Former governor’s behavior ‘baffles and confuses Black people’
5/26/2022, 6 p.m.
In quoting the advice offered to me as a new member of the Richmond City Council in 1978, L. Douglas Wilder said to me, “There are no black issues, only issues that disproportionately affect Black people.”
I have no axe to grind with Mr. Wilder, who went on to become the first Black governor of Virginia, nor his colleague, Jim Burke at Virginia Commonwealth University. However, the issue regarding Critical Race Theory transcends a personal insult and rises to a point where African-Americans are disproportionately affected by hate crimes. Those crimes are a direct result of citizens who are woefully uninformed about this country’s history and the unfair portrayal of Black people in that context.
Mr. Wilder is correct in pointing out the institutional racism in almost every bureau, department, and educational institution, whether public or private, in America. Still, the outing of such cases should be predicated upon when it benefits the community at large and not for personal retribution and revenge.
Mr. Burke expressed an opinion with which many African-Americans agree. It baffles and confuses Black people to witness a former Black governor of the state, aid and abet the functionaries of racism. Gov. Glenn Youngkin’s first executive order was to restrict any preachments or references to Critical Race Theory. This was a political abomination. The recent incident in Buffalo, N.Y., where a misguided white supremacist gunned down 10 Black unarmed innocent citizens, was due to his rage, resentments and bigoted attitude. all of which are steeped in the false narrative and misinformation of our history.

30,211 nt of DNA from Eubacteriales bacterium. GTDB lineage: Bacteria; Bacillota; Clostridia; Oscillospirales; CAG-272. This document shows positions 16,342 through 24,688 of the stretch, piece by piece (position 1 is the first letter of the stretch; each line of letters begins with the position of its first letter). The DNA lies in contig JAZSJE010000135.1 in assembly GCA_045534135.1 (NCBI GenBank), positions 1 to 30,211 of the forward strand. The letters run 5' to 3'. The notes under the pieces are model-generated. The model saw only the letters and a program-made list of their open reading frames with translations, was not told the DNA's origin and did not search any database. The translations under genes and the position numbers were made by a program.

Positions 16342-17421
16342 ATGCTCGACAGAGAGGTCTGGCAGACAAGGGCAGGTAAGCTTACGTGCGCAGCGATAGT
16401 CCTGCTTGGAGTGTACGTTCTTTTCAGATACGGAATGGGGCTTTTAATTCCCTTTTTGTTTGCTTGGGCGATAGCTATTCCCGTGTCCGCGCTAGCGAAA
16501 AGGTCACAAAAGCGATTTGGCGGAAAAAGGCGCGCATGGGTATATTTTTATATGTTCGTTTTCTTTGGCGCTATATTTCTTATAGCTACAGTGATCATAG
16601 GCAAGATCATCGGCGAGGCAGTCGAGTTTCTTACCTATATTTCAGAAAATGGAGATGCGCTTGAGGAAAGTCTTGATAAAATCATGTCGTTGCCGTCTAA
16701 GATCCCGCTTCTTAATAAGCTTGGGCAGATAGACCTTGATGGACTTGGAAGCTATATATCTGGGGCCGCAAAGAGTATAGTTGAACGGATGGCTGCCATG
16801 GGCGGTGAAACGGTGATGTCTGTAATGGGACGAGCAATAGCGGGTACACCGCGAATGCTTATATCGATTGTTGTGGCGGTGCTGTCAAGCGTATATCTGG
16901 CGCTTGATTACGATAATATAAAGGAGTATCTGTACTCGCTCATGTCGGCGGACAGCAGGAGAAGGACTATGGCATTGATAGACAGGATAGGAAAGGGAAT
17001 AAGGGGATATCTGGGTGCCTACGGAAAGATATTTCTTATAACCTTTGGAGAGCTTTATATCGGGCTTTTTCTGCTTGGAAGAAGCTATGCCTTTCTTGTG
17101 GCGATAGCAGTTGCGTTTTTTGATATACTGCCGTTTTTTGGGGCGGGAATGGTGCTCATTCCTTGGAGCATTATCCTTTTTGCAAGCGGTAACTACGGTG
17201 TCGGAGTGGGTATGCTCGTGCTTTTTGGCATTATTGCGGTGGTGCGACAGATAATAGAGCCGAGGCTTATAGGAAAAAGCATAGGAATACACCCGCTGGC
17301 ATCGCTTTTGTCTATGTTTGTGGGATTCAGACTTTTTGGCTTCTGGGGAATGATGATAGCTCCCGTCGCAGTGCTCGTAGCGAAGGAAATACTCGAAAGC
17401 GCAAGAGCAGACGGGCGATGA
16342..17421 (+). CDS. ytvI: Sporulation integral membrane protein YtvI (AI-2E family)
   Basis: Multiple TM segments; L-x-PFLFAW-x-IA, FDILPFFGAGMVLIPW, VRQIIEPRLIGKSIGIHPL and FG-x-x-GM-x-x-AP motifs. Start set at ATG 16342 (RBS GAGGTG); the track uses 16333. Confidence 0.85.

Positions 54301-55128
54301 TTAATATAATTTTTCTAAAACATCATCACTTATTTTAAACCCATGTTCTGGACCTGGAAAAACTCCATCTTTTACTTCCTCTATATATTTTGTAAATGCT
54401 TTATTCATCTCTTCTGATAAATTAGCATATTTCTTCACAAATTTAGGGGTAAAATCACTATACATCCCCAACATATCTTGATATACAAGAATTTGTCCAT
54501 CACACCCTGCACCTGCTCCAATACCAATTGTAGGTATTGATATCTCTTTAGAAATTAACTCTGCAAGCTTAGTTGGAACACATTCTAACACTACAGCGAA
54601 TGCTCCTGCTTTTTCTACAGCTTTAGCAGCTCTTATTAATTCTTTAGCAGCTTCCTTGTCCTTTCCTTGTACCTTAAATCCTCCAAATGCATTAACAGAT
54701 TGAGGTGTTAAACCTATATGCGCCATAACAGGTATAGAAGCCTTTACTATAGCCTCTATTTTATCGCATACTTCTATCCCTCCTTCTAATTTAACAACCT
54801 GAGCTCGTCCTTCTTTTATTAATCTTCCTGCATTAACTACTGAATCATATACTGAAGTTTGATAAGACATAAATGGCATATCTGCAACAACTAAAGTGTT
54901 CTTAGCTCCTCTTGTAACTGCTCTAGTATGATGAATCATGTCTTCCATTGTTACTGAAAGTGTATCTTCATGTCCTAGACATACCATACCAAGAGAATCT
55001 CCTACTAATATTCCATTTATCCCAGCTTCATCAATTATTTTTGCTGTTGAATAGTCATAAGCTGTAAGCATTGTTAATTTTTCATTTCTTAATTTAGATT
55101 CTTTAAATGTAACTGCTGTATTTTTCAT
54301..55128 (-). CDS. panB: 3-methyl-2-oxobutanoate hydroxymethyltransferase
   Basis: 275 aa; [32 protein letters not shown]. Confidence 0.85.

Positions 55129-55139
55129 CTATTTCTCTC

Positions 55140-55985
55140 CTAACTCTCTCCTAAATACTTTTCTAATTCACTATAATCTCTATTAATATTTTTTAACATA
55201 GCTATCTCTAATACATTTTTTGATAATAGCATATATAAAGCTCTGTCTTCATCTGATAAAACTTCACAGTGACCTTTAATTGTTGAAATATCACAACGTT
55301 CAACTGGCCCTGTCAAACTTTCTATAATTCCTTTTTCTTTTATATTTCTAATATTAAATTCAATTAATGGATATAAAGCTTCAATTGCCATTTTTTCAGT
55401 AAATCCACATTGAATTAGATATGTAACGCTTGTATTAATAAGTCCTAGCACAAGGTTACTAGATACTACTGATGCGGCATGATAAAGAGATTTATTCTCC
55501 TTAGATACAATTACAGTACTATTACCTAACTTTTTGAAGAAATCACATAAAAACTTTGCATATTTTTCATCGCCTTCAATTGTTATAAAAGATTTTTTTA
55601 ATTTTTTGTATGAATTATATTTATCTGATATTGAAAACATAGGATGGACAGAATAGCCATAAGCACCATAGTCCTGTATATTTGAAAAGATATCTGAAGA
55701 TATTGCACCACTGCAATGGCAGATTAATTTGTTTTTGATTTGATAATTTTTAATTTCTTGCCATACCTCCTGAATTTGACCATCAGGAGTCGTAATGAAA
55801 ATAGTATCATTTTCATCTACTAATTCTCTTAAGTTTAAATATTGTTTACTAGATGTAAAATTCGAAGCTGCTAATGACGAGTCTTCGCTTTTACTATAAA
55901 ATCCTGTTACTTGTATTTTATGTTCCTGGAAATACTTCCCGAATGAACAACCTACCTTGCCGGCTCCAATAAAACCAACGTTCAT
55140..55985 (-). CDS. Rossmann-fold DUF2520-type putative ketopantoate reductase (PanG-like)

Had this young man been more adequately educated about Black people and the truth, he would have had no grounds to commit this heinous hate crime of violence. Unfortunately, we see the same crimes in California, Pennsylvania, Georgia, Florida, Michigan, and many other states.
Gov. Youngkin’s actions, realized or not, contribute to this dearth of knowledge and the continued polarization of the races.
I agree with the former governor pursuant to the presence of institutional racism. However, unless his association with Gov. Youngkin encourages him to reconsider his executive order, then his relationship with Gov. Youngkin is only self-serving and abides no good will to anyone but himself. as african-american constituents, we continue to rely upon Doug Wilder’s leadership in whatever capacity it may be. However, we would hope that his advice to Gov. Youngkin would be an asset not a liability, inimical to the interest of African-Americans.
I am not adequately informed regarding the former governor’s charges against the university or Mr. Burke, but the issue of Critical Race Theory should transcend any personal disputes between two individuals.
I would hope that Gov. Wilder’s influence on Gov. Youngkin would be utilized to encourage legislative measures that move us forward and not “Carry us back to ole Virginny.” We await with bated breath to observe his formidable influence on Gov. Youngkin.
The writer is a former member of Richmond City Council.